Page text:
John Gignac campaigns for CO alarm legislation in New Brunswick as Fire Marshal Douglas Browne looks on.

How to Avoid the ‘silent killer’

Toronto Star, Apr 16 2016 – Jacqueline Kovacs, SPECIAL TO THE STAR

For many young families, it’s a familiar sound that requires attention but seldom spells life-threatening danger: a toddler crying in the night. But for Kamloops, B.C., resident Monique Ruppel, having heard it at 3 a.m. for the second time one night in January, it was a different story when she went to see what was troubling her daughter, Celia.

Her husband, Kyle, also woke immediately and they both realized they were dizzy, and felt headaches, nausea and burning eyes. When they reached the crib, Celia began vomiting. The family was in the throes of carbon monoxide (CO) poisoning, but because they didn’t have a CO alarm, they hadn’t been alerted to the danger.

Protection from CO poisoning should not hinge on the cries of a child or luck, say safety experts. And steps have been taken in recent years to make safeguards — the proper installation of CO alarms in residences — the law of the land.

Had the unfortunate Ruppel family been in Ontario, for instance, they would have been in violation of the Hawkins-Gignac law, which mandates a CO alarm be installed outside any sleeping area in every residence.

In the one year since all Ontario homeowners have had to be in compliance with the law, director/deputy, prevention and risk management of the Ontario Office of the Fire Marshal and Emergency Management, Al Suleman, has seen positive changes.

“Ever since we’ve introduced the regulation and compliance has kicked in, almost on a weekly basis, we’re seeing families holding their CO alarms and saying, ‘It saved our lives,’ ” says Suleman.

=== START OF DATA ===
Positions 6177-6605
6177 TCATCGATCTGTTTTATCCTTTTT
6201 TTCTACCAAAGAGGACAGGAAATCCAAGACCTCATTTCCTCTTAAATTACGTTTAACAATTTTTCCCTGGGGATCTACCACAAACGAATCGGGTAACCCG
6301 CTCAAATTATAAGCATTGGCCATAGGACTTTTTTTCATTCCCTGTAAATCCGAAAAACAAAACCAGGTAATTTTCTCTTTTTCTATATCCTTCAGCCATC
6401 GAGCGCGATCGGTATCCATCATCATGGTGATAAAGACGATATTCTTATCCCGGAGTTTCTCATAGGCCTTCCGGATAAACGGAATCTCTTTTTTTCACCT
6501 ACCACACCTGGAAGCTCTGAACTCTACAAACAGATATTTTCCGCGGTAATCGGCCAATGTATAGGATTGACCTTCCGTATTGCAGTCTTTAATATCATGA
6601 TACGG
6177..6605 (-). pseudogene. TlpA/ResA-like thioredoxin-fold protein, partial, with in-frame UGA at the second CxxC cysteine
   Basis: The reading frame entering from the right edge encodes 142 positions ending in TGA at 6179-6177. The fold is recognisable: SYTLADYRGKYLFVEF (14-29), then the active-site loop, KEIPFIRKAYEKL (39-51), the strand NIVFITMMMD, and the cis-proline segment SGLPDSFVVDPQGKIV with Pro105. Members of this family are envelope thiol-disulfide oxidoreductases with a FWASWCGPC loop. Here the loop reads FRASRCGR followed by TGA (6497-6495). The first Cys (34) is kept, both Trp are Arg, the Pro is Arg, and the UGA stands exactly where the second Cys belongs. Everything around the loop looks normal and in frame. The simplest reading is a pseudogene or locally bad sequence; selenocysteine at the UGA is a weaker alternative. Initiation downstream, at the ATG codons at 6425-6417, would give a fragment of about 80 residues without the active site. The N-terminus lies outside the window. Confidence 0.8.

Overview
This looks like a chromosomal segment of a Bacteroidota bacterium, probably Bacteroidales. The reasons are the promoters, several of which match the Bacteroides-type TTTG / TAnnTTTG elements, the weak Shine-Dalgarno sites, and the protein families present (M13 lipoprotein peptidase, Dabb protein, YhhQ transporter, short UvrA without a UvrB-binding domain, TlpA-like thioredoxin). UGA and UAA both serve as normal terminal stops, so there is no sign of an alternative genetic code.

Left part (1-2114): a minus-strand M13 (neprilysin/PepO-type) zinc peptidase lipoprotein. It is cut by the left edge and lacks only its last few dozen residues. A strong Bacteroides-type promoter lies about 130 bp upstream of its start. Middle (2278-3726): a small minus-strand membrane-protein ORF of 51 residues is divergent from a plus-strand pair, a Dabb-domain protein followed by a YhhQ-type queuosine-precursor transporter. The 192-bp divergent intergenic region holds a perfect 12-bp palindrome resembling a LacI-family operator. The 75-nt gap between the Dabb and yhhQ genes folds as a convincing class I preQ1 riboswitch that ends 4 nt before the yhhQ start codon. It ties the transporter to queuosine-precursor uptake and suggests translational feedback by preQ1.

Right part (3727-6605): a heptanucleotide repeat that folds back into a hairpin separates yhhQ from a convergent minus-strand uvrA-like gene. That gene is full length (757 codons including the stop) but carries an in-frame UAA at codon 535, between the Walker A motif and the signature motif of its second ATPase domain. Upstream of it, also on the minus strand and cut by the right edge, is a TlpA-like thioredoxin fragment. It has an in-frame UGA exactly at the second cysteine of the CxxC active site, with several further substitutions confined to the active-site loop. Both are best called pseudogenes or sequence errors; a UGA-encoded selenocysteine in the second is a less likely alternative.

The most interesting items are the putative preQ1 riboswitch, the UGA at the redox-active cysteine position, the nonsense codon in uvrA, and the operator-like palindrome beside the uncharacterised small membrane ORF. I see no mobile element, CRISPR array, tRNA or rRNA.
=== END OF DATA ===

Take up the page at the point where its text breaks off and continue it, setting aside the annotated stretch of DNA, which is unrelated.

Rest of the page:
Indeed, a recent IPSOS poll of 2,000 Canadians found that 94 per cent of Ontario residents say they have at least one CO alarm, although the pollster admits that number is high because no one likes to admit they are breaking the law. In the rest of the country, though, awareness is lagging.

A telling snapshot from the same poll indicates the number of households across the country claiming to have at least one CO alarm (as well as at least one potential source of CO) is falling behind.

It’s statistics such as those that keep Suleman and John Gignac, a former firefighter who was the driving force behind the Hawkins-Gignac Law, busy campaigning and raising aware- ness about the dangers of CO.

“Awareness is an ongoing effort,” says Suleman, adding that residences are just one phase in the CO regulations — further phases will look for gaps in the current regulation as well as legislating them for other buildings such as daycare facilities and retirement living centres.

The other part of the awareness, though, is maintaining those alarms and making sure they are still functional and up-to-date, he says.

Gignac is motivated by reasons that stem from an unimaginable tragedy. His niece was Ontario Provincial Police Const. Laurie Hawkins (née Gignac), who, along with her husband Richard, daughter Cassandra and son Jordan, died of carbon monoxide poisoning from a gas fireplace in their Woodstock, Ont., home in December, 2008.

“I’m going to keep working on fulfilling my promise to my brother that all of Canada will be protected,” he says. “And Ontario can provide leadership for the rest of the country.”
Gignac is now spreading the word beyond the Ontario borders. He met last fall with New Brunswick’s Fire Marshal Douglas Browne and Public Safety Minister Stephen Horsman, who expressed strong interest in CO legislation.

Conversations have also been had on the western side of the country with Sheldon Guertin, fire captain and life safety educator for Kamloops, who has had meetings with provincial government officials in B.C. Gignac says he will carry on, raising awareness and funds for CO alarms for economically challenged areas until everyone is safe from what is now called the “silent killer.”

The hope is that legislation — and not tragedies or near misses, such as the Ruppels’ — will spur people to action. Ideally raising public awareness to make the dangers of CO on par with the notion of driving a vehicle without wearing a seatbelt Soon after they realized something was terribly wrong, Monique Ruppel’s inlaws arrived to help, just as Kyle was collapsing.

They called 911 and the family was rushed to the hospital, where they were treated for CO poisoning — including nearly three hours in a hyperbaric chamber to restore their oxygen. “We are all feeling very well and expected to make a full recovery,” she wrote on Facebook. “Please ensure you have a carbon monoxide detector and that it works. We are so thankful Celia woke us . . . Our sweet, sweet baby saved us all.”